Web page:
Oyster farming industry grows in Texas, as wild oysters struggle to rebound

In 2019, Texas became one of the last coastal states in the US to establish an oyster mariculture industry. More than three years later, the first farms are up and running.

By Katie Watkins, Houston Public MediaMarch 7, 2023 10:15 am, , ,

From Houston Public Media:

About a mile off Bolivar Peninsula, near Goat Island, black mesh bags full of oysters from a local oyster farm bob on the waves. From far away, they look like a flock of birds. Commenters on Facebook had some different ideas when they first were installed, according to farm founder Hannah Kaplan.

“It’s an alien landing site, it’s the CIA doing secret research, or it’s a trap for your boats or something like that,” she said. “People were very interested in what was going on.”

Hannah Kaplan at her oyster farm off Bolivar Peninsula.
Courtesy of Barrier Beauties

Kaplan is the founder of Barrier Beauties, the second permitted oyster farm in the state. In 2019, Texas became one of the last coastal states in the US to allow oyster mariculture. More than three years later, the first farms have had their initial harvests, and interest in the industry is growing.

This growth in the state’s oyster farming industry comes as wild Texas oysters have fared poorly over the past decade, suffering from drought, flood events and hurricanes. Currently, the majority of reefs are already closed to harvesting – even though the wild oyster season is supposed to stay open through April.

While farmed oysters wouldn’t replace wild oysters, experts say they could help relieve some of the harvesting pressure or provide a different option for oyster harvesters who find themselves out of work.

“I think oyster farming is one tool in the toolbox when it comes to how to create a more sustainable oyster industry in Texas,” said Lauren Williams, the Nature Conservancy’s Resilient Coast Program Director for Texas.

Williams said farmed oysters can provide some of the same natural benefits as wild oysters, such as improving water quality.

“There are studies that have shown that in some areas where you have oyster aquaculture, there are sea grasses that have come back in adjacent areas because the water clarity has improved,” Williams said. “So mariculture oysters definitely provide some of those same services as wild oysters.”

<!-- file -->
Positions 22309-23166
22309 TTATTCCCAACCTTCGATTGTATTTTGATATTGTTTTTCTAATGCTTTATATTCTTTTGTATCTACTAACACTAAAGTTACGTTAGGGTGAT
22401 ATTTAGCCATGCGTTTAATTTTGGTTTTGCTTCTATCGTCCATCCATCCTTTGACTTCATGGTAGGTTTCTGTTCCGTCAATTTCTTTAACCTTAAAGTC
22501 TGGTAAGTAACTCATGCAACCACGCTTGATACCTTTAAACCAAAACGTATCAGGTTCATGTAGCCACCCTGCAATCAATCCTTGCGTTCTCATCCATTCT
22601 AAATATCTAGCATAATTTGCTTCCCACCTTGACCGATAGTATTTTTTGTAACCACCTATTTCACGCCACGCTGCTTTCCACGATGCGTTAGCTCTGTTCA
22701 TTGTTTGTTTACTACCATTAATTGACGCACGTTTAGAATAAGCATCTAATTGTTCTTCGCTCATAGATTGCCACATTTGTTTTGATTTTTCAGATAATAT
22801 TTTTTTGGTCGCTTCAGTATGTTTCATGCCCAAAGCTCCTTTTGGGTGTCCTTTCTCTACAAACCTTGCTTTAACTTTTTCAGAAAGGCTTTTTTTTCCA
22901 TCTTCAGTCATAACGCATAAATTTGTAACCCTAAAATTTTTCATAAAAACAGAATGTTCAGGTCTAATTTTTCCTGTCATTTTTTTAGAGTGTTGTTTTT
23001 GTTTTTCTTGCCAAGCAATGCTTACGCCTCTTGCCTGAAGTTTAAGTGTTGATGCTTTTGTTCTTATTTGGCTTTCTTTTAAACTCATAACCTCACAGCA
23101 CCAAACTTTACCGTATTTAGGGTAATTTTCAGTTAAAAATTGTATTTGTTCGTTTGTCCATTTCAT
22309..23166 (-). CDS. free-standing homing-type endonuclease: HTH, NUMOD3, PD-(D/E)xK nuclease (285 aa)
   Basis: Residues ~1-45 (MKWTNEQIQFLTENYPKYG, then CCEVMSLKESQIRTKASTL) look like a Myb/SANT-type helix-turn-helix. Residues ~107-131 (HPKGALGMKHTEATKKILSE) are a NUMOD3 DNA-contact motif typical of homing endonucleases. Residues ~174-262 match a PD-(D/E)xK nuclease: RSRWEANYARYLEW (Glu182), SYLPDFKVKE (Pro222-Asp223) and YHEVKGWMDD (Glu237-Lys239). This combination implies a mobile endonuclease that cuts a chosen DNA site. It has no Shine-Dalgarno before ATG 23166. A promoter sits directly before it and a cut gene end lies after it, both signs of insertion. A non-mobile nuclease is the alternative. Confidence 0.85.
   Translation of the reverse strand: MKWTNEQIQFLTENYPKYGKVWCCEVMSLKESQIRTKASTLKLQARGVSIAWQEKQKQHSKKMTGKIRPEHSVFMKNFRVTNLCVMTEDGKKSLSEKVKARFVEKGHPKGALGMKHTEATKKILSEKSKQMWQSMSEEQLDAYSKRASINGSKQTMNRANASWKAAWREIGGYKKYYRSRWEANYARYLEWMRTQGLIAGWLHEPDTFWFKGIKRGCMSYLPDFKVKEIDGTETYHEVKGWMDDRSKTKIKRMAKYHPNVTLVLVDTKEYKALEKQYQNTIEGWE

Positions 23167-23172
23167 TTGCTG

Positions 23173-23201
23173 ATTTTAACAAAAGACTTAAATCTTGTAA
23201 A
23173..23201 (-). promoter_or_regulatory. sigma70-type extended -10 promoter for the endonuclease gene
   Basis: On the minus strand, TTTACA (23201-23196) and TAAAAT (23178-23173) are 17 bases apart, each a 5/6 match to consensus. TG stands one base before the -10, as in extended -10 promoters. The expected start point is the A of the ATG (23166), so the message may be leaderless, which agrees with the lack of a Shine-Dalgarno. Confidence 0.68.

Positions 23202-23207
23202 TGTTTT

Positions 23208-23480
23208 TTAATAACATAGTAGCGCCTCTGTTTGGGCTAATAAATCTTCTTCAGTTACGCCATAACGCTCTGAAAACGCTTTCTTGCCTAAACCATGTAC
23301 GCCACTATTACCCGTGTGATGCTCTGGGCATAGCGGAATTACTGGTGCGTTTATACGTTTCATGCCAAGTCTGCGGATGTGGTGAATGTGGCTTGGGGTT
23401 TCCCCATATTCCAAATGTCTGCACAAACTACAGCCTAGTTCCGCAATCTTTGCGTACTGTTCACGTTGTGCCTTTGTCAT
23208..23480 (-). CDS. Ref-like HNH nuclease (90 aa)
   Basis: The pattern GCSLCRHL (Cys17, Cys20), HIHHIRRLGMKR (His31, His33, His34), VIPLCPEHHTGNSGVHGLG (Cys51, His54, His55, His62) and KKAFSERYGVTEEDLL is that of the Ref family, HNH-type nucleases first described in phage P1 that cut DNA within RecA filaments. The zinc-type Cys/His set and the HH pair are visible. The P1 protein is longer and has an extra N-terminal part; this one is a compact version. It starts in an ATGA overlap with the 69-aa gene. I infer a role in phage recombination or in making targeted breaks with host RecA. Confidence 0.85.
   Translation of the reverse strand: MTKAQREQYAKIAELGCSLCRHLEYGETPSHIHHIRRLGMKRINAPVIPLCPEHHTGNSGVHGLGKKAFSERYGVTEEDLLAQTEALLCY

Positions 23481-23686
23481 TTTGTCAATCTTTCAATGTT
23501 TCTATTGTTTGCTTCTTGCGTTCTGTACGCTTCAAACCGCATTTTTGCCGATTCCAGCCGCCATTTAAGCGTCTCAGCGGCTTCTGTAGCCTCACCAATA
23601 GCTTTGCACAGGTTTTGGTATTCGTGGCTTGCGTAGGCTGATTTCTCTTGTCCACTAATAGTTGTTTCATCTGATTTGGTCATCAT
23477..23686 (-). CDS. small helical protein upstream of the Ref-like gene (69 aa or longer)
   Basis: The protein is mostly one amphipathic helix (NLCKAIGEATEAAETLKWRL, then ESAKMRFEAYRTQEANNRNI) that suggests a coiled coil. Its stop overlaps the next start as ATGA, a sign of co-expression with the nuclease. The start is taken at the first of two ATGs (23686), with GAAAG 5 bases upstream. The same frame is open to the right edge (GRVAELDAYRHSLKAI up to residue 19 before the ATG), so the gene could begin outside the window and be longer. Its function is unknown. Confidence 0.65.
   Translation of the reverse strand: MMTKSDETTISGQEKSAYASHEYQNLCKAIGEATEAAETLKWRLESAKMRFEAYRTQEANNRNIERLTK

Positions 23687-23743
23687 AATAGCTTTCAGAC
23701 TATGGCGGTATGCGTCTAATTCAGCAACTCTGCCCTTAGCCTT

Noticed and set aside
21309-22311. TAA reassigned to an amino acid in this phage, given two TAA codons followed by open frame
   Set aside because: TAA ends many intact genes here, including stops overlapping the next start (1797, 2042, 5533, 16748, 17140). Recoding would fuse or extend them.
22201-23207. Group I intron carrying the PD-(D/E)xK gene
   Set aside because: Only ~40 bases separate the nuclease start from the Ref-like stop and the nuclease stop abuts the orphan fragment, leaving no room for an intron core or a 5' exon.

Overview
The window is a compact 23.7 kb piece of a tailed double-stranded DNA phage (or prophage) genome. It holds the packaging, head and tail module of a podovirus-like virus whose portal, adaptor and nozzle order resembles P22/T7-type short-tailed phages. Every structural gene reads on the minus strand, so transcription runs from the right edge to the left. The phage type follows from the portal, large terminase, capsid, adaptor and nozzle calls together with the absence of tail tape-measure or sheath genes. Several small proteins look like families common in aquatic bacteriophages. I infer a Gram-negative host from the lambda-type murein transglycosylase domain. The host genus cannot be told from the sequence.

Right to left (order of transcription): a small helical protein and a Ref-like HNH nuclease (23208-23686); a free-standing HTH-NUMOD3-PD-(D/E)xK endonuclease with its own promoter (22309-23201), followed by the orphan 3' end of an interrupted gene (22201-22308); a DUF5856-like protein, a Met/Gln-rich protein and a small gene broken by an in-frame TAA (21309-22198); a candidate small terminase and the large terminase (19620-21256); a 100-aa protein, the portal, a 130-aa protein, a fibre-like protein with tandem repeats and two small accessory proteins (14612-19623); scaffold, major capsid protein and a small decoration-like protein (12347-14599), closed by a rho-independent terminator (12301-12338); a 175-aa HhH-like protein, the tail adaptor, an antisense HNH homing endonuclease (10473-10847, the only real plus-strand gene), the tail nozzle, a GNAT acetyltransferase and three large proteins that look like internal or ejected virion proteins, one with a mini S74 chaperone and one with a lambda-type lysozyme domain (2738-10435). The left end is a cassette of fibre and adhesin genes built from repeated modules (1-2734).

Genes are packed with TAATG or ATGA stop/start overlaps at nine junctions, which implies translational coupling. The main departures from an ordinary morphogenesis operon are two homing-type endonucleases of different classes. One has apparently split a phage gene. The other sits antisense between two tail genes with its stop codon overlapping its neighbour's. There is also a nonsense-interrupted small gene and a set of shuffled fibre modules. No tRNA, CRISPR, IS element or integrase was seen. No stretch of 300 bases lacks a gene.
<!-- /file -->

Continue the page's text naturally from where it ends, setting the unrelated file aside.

Not all oysters are alike

In terms of harvesting, however, farmed oysters tend to go to a specific market.

“Oysters that are mariculture tend to just be prettier, and so they’re more desirable for the half shell market,” said Williams.

Part of the reason is because of the farming practices in place, according to Kaplan, the founder of Barrier Beauties.

A large, metal machine with several holes on top is seen. A man to the left works the machine.

Katie Watkins / Houston Public Meda

Tumbling is part of the oyster harvesting process. The machine chips off the edges so they grow deeper rather than longer.

Kaplan’s oysters are grown in bags that float at the top of the water column. They’re attached with clips to lines that are anchored to the seafloor on her 10-acre plot. As the oysters grow bigger, they transfer them to larger bags – a process known as splitting – to give them more room to grow.

Another farming practice is called tumbling, where the oysters are placed in a rotating tube.

“It helps chip off the edges so that they grow with a deeper cup,” said Kaplan.

Kaplan said she looked into oyster farming after her previous job shut down due to the pandemic. Her dad had a friend with an oyster farm in Florida and being part of a new Texas industry sounded exciting. Kaplan said she grew up keeping kosher and one of the first oysters she ever ate was from her farm.

“I was actually very surprised about how much I liked them,” she said. Kaplan said the oysters from her farm “have a very pretty briny taste with a little bit of sweetness.”